Trey Sermon will have extra motivation to jump as high as he can when he participates in the vertical jump at Ohio State’s pro day on Tuesday.
While trying to impress NFL scouts would be motivation enough on its own, Sermon will also know that every inch he leaps in the vertical jump on Tuesday at the Woody Hayes Athletic Center will mean more money raised for his mother’s foundation, Arise by Faith, through the PledgeIt drive that he set up last month that asks donors to pledge a donation in the interval of their choice multiplied by how many inches he jumps.
Founded by his mother, Natoshia Mitchell, Arise by Faith is a nonprofit organization that “will offer comprehensive educational and referral resources for our clients which includes domestic violence victims and people who need bereavement assistance services,” according to its website.
Mitchell’s decision to start that foundation was inspired by the tragedies she has had to overcome in her own life; as Sports Illustrated’s Ross Dellenger wrote about before the national championship game in January, Mitchell’s first-born son Antonio was murdered when he was just two years old by a man who had also been abusive to her.
Her perseverance to succeed in her life despite everything she’s had to go through – she is a clinical research analyst at Emory University who is on track to earn a doctorate degree in psychology from the University of Arizona – has inspired Sermon to keep going when he’s faced his own challenges.
“Just knowing all the adversity that she’s been through, and how she’s able to just overcome it, and how positive she is and how strong she is, it inspired me just to be that strong,” Sermon told Eleven Warriors last week. “So any time I face adversity, I just remember back to her and how she was able to get through things. That’s how I know that I’m able to do the same as well. As long as I just stay positive like she did.
“It just makes me feel that I can get through anything. And then I talk with her whenever I have problems. And she just continues to help me through it.”
Now, Sermon believes it is important to use his platform as a former Ohio State running back and soon-to-be NFL player to help others, and raising funds and awareness for his mother’s efforts was an easy choice.
“I know it’s for a good cause, and just helping people out, that’s really what it’s all about,” Sermon said. “People that was in a similar situation that my mom was in, just being able to help them out and to just let them know that they’re not alone.”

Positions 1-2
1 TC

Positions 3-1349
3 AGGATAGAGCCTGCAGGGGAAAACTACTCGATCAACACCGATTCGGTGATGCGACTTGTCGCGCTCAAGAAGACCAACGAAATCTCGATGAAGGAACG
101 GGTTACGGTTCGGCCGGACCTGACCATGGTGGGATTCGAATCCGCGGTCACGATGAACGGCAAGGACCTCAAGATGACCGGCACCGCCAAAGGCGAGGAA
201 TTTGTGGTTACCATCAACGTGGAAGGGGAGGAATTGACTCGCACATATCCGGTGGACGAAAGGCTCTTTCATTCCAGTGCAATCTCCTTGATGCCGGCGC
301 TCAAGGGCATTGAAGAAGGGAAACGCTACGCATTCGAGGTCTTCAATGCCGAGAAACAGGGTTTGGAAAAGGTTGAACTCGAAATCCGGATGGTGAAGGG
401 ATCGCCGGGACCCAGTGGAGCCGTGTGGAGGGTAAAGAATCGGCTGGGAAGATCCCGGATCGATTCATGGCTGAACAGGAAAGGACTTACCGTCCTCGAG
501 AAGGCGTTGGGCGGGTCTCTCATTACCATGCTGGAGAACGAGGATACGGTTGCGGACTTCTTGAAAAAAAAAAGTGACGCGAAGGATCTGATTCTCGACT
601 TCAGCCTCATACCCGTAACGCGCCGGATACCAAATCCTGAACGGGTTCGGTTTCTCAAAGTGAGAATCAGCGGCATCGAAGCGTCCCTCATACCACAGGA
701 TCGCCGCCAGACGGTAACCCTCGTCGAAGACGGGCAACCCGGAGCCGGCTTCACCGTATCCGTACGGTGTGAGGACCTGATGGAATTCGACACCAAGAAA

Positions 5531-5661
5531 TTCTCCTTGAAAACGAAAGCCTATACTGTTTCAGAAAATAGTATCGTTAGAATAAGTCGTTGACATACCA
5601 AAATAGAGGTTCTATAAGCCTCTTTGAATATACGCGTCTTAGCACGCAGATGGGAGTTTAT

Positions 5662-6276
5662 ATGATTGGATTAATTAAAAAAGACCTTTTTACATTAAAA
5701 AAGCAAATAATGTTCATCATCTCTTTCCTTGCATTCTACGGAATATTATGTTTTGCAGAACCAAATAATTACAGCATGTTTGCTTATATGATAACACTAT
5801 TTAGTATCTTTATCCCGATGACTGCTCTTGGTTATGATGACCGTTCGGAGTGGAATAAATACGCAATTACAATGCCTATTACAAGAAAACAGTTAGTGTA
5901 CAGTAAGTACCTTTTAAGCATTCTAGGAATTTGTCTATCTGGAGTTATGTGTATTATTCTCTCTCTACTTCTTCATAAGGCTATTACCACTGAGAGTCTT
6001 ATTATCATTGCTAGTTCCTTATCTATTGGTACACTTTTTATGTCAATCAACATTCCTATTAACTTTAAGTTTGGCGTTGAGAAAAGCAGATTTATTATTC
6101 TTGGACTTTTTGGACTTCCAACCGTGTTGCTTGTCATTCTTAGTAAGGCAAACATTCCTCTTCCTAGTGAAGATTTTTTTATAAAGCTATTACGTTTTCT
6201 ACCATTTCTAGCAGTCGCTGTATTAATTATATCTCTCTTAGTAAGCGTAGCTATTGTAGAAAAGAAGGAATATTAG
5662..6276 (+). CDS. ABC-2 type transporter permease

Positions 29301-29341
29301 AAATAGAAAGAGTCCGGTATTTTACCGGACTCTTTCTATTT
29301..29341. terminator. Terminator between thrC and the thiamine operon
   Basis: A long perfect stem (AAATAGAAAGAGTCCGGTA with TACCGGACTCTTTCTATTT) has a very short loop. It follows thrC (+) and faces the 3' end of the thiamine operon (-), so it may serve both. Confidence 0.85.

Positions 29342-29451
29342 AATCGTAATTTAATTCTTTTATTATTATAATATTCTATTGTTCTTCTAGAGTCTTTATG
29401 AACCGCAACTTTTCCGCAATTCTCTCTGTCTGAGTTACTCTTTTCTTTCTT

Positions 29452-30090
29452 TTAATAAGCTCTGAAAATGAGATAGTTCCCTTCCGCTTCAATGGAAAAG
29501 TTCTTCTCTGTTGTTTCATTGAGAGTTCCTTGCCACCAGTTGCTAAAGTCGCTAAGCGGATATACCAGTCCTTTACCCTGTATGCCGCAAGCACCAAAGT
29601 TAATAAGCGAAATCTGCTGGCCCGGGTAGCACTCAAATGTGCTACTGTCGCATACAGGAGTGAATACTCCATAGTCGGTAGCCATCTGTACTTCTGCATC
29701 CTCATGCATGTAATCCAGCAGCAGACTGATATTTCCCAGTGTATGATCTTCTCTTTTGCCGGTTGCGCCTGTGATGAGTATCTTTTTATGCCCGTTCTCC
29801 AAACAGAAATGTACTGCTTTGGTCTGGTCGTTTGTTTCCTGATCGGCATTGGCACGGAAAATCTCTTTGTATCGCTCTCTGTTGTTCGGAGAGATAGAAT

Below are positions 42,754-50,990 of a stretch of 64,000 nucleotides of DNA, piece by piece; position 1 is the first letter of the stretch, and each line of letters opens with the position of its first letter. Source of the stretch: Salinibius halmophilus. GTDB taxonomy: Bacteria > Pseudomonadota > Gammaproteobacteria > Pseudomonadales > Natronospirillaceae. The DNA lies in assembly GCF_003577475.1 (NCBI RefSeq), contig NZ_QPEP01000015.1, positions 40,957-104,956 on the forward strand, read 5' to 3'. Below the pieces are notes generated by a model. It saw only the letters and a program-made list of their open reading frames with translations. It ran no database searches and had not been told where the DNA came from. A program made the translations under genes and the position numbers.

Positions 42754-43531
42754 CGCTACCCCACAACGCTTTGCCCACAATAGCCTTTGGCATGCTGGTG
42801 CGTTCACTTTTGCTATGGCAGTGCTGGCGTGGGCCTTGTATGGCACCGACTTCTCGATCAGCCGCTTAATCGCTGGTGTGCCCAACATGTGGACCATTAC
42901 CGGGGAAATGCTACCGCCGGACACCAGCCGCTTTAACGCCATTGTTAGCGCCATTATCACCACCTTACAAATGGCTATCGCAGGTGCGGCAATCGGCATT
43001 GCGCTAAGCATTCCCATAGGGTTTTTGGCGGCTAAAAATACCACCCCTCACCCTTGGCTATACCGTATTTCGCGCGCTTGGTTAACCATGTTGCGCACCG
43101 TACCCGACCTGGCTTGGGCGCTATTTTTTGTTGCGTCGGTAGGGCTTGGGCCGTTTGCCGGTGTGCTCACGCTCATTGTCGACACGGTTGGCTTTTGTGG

My mom is by far the toughest person I know. The unfortunate experiences she has endured have motivated her to help others heal from these past experiences. @Arise_By_Faith offers services to domestic violence survivors who live in underserved communities in Atlanta - LINK IN BIO pic.twitter.com/HYXcVeeWg9— Trey Sermon (@treyera) March 6, 2021
Ryan Day said Monday that he was proud to see Sermon and other Ohio State draft prospects, including Tommy Togiai and Shaun Wade, using their platforms to raise money for charitable causes in association with Tuesday’s pro day (though Wade will not work out on Tuesday, instead holding his own pro day on April 14, due to a turf toe injury).
“Something we talk about in recruiting is the platform that Ohio State provides,” Day said. and “Obviously, their values of compassion and giving back and generosity is significant. Enough to the point where they’re giving back already. It means a lot to a lot of people. And it goes to show you what type of people they are. But that’s why we talk about it in recruiting. And we encourage that. Use the platform that Ohio State has provided to you to make a difference, whatever that is. That’s up to them. And these guys are doing that, which is great, because that’s what it’s all about.”
As of Monday afternoon, Sermon’s pledge drive had received more than $2,000 in flat donations along with pledges totaling approximately $100/inch for his vertical jump performance. If Sermon can jump at least 30 inches in the vertical jump on Tuesday afternoon, that would mean more than $5,000 in funds for Arise by Faith. And he hopes people will consider additional donations to a cause he knows is not only important to his family, but people all over the world.
“I feel like it’s important to bring awareness to domestic abuse because it’s a real thing, and a lot of people go through it,” Sermon said. “And you never want people to feel like they’re alone, especially through something that serious, that crucial.”
Sermon said he doesn’t have a set goal for how high he’ll jump on Tuesday, but he’s expecting to post a big number.
“I’m just planning on jumping really high,” Sermon said.
After dislocating his SC joint in Ohio State’s national championship game loss to Alabama, Sermon said his shoulder is now healthy and that he will do everything at Tuesday’s pro day except for the bench press. Beyond the vertical jump, Sermon is also focused on trying to run fast in the 40-yard dash – ideally, in less than 4.5 seconds – as he looks to answer questions NFL teams have about his top-end speed.
“I just want to test well across the board, and just show teams the type of player that I am,” Sermon said. “I know that if they look at the film, they’ll definitely see that I’m a great player. But I feel like with me testing well, it’ll answer some of the question marks that they may have.”
In the days leading up to Tuesday’s pro day, Sermon has been back in Columbus and in attendance for each of Ohio State’s last two spring practices, which has been what he described as an “awesome” opportunity for him to reconnect with some of his former Buckeye teammates.
“I haven’t seen those guys since the national championship, so just seeing everybody, being around everybody, just laughing, helping the young running backs, it was pretty awesome,” Sermon said. “Any way I can help them be successful, I’m for it.”